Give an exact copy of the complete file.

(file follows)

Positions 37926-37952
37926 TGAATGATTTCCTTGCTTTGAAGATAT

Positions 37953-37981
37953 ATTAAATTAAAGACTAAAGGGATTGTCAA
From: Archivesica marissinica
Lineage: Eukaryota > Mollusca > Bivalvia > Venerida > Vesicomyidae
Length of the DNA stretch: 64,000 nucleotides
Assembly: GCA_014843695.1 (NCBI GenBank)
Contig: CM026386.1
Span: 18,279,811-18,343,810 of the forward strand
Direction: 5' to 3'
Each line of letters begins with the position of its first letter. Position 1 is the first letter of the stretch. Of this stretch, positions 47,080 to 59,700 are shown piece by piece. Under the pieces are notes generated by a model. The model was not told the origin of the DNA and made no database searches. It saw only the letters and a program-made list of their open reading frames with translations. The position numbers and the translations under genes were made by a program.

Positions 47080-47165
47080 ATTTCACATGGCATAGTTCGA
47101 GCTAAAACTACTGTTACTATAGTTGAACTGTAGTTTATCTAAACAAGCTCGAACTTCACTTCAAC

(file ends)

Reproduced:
Positions 37926-37952
37926 TGAATGATTTCCTTGCTTTGAAGATAT

Positions 37953-37981
37953 ATTAAATTAAAGACTAAAGGGATTGTCAA
From: Archivesica marissinica
Lineage: Eukaryota > Mollusca > Bivalvia > Venerida > Vesicomyidae
Length of the DNA stretch: 64,000 nucleotides
Assembly: GCA_014843695.1 (NCBI GenBank)
Contig: CM026386.1
Span: 18,279,811-18,343,810 of the forward strand
Direction: 5' to 3'
Each line of letters begins with the position of its first letter. Position 1 is the first letter of the stretch. Of this stretch, positions 47,080 to 59,700 are shown piece by piece. Under the pieces are notes generated by a model. The model was not told the origin of the DNA and made no database searches. It saw only the letters and a program-made list of their open reading frames with translations. The position numbers and the translations under genes were made by a program.

Positions 47080-47165
47080 ATTTCACATGGCATAGTTCGA
47101 GCTAAAACTACTGTTACTATAGTTGAACTGTAGTTTATCTAAACAAGCTCGAACTTCACTTCAAC